President Trump to veto national defence bill, White House says

Broad support in Congress for bill containing language that would impose limits on US troop withdrawals from overseas.

White House Press Secretary Kayleigh McEnany told a news conference at the White House that President Trump plans to veto the annual defence bill [Leah Millis/Reuters]
White House Press Secretary Kayleigh McEnany told a news conference at the White House that President Trump plans to veto the annual defence bill [Leah Millis/Reuters]

United States President Donald Trump plans to veto national defence legislation passed overwhelmingly by Congress last week, White House Press Secretary Kayleigh McEnany said on Tuesday.

There is broad bipartisan support in Congress for the annual defence bill, which would authorise a $740bn annual budget for the fiscal year 2021 and enact a slew of new US military policies.

“I don’t have a timeline for you on that but he does plan to veto it,” McEnany told reporters at a White House news conference.

Trump objects to language in the National Defense Authorization Act that would constrain his ability to withdraw US troops from Afghanistan, South Korea and Germany, McEnany said.

The president also opposes a provision sponsored by Senator Elizabeth Warren that would require the Pentagon to change the names of military bases named for former Confederate soldiers who fought in the US Civil War.

“I should say, problems with the NDAA go beyond just the absence of Section 230 repeal and beyond the inclusion of the Warren amendment,” McEnany said.

“One of the provisions of concern is true provisions about troop withdraw deployment in Afghanistan South Korea in Germany,” she said.

White House Press Secretary Kayleigh McEnany holds a news briefing at the White House in Washington on December 15, 2020 [Leah Millis/Reuters]

The Pentagon said last month the number of US troops in Afghanistan would decrease from 4,500 to 2,500 before the end of Trump’s term.

The bill requires the Trump administration to submit a detailed report to Congress before withdrawing troops as agreed with the Taliban and requires submission of its February 29 peace agreement with the Taliban to Congress for review and oversight.

The incoming Biden administration must also report back on the Taliban’s compliance with the deal, the bill stipulates.

Trump has until December 23 to return the bill to Congress with an explanation of his rationale for the veto.

Some Trump advisers, both in and out of the White House, have privately counseled Trump not to veto the bill, the Reuters news service reported, citing an unnamed person familiar with the situation.

The president would have little to gain politically and would risk being overridden by Congress, the person said.

The Republican-led Senate voted 84 to 13 to approve the bill after it passed the Democratic-controlled House by a vote of 335 to 78 last week – both margins greater than the two-thirds need to override a veto.

It remains to be seen, however, whether that level support would hold up in the face of a Trump veto. A number of House Republicans have said that, while they voted for the bill initially, they would not vote to overturn a Trump veto.

Vetoing the bill likely would force members of Congress to return to Washington in between the upcoming Christmas and New Year’s holidays in order to re-pass the bill before January 3.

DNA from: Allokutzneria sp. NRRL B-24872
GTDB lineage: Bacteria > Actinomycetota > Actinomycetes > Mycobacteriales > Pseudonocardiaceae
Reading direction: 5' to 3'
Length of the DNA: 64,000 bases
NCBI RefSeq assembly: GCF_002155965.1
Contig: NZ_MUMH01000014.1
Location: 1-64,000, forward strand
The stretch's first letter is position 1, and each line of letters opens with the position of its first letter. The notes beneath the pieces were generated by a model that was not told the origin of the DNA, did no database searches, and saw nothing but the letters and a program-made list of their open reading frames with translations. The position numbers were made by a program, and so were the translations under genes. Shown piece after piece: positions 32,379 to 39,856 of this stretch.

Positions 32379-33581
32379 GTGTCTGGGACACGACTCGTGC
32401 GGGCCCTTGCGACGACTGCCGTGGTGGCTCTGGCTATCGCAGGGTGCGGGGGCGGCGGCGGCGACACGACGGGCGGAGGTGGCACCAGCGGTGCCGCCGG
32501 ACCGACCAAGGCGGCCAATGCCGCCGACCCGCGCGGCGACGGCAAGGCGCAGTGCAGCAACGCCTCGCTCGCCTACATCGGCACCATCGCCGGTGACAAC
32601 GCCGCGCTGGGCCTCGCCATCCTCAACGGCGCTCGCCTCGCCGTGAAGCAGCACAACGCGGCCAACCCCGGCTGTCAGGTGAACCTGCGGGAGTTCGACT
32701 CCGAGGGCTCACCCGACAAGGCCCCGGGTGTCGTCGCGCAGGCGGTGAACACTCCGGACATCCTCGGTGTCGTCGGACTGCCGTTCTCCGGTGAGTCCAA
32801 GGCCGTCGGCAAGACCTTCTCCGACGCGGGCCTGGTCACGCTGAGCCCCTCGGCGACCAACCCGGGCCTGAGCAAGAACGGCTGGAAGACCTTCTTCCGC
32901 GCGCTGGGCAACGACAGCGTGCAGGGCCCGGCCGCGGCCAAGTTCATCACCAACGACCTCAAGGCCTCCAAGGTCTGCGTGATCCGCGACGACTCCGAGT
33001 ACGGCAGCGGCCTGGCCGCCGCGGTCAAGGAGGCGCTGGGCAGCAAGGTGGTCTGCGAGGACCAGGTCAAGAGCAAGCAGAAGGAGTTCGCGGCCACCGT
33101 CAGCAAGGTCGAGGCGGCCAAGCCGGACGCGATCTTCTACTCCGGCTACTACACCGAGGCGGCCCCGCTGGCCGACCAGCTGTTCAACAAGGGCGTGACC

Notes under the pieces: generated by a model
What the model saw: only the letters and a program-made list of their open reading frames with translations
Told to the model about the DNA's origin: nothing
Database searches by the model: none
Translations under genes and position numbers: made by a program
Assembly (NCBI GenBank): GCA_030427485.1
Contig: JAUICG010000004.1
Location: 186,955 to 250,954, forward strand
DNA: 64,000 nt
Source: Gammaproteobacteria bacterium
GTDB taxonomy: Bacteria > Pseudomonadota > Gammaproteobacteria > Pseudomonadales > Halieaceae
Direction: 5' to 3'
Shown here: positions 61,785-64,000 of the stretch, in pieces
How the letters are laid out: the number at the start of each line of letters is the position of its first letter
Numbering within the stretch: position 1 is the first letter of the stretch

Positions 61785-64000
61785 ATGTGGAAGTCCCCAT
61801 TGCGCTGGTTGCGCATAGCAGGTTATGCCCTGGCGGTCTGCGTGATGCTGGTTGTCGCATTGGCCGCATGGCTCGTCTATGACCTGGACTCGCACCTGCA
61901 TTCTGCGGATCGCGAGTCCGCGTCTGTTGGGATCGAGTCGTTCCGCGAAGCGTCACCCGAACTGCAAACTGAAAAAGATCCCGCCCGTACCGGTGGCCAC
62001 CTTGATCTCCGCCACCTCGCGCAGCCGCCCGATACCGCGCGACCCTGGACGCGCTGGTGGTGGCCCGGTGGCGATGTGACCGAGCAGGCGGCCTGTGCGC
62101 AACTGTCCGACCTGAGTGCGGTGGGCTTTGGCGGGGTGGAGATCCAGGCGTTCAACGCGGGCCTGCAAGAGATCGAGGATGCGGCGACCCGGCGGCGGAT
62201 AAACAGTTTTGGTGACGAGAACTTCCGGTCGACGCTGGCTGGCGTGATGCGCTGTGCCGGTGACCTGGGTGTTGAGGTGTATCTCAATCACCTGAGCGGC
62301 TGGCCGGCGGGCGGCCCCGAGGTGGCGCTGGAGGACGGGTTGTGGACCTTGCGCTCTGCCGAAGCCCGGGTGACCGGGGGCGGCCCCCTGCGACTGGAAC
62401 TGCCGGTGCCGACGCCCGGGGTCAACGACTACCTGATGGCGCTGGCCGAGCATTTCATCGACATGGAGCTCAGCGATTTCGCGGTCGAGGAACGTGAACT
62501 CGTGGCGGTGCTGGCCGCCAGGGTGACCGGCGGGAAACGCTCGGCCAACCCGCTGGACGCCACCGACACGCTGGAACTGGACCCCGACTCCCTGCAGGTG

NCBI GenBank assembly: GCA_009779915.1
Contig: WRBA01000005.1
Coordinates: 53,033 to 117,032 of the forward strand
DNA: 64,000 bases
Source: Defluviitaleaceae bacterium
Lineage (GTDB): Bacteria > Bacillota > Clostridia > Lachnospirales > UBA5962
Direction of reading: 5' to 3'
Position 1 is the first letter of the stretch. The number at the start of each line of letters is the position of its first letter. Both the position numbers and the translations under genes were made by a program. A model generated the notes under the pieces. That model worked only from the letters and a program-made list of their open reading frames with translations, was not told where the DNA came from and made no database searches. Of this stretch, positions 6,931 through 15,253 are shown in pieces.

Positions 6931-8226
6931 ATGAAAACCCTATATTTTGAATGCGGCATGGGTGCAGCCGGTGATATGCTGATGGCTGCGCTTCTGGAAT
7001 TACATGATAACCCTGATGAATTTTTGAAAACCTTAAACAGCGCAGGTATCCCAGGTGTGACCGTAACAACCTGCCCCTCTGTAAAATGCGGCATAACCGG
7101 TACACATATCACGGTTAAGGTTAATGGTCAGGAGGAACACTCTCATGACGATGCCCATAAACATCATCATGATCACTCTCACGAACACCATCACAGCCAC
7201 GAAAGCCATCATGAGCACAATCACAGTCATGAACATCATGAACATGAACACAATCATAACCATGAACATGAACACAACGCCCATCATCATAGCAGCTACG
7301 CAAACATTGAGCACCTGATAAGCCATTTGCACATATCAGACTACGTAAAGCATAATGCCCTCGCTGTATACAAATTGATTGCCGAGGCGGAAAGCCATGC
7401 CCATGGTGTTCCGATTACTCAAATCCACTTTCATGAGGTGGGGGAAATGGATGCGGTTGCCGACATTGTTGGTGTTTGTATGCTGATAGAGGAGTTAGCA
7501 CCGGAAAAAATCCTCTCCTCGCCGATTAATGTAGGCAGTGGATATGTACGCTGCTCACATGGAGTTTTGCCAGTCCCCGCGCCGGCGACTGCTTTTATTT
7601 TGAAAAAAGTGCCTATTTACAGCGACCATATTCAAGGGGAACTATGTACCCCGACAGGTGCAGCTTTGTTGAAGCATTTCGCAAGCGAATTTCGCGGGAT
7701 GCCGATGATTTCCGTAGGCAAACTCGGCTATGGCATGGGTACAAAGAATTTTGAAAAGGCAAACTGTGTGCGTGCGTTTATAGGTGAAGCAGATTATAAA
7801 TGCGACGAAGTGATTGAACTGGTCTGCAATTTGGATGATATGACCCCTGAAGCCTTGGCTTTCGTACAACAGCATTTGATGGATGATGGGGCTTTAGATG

The president is unhappy that Congress did not include a repeal of Section 230 of the Communications Decency Act of 1996 which shields social media companies from liability for content posted on their platforms by users.

Trump has accused Twitter and Facebook of political bias for censoring right-wing groups and tagging some of his posts to show that the content is disputed.

McEnany made no mention of Trump’s political fights but instead framed the president’s opposition as related to alleged disinformation from China about its treatment of Muslim Uighurs in Xinjiang and Chinese denials the coronavirus pandemic originated in Wuhan.

“So by not including a Section 230 repeal, what you’re in effect allowing Twitter to continue to not censor Chinese propaganda,” McEnany said, citing recent tweets by the Chinese embassy in the United States.

A December 10 tweet by the Chinese embassy falsely claimed authorities in Xinjiang province allow citizens to enjoy the freedom of religion, McEnany asserted.

“That clearly is not the case. The leaders have been absolutely tortured in that province,” she said.

Human Rights Watch had issued a report on December 9 documenting China’s use of a big-data programme in Xinjiang to “arbitrarily” select Muslims for detention for wearing a veil, studying the Quran or going on the Hajj pilgrimage.

Another embassy tweet claimed the coronavirus that causes COVID-19 did not originate in China’s Wuhan province. “That obviously is Chinese disinformation,” McEnany said.

Congressional leaders have said they will not include the repeal of Section 230 Trump wants in the defence bill.

While there is broad sentiment in Congress the 1996 communications law should be revisited, an outright repeal of Section 230 would be controversial and would disrupt the business models of US social media companies.

Further, because changes to US communications law are not related to national defence and the military, attempts to add it to the bill would likely fail under congressional rules requiring amendments to be germane.

Congress is poised to pass a separate $1.4 trillion government omnibus spending bill, which includes funding for the Defense Department and US military operations, which McEnany signalled Trump would sign.

Trump “wants to make every effort to protect our military men and women, and will prioritise military funding in the big omnibus bill,” McEnany said.

Source: Al Jazeera

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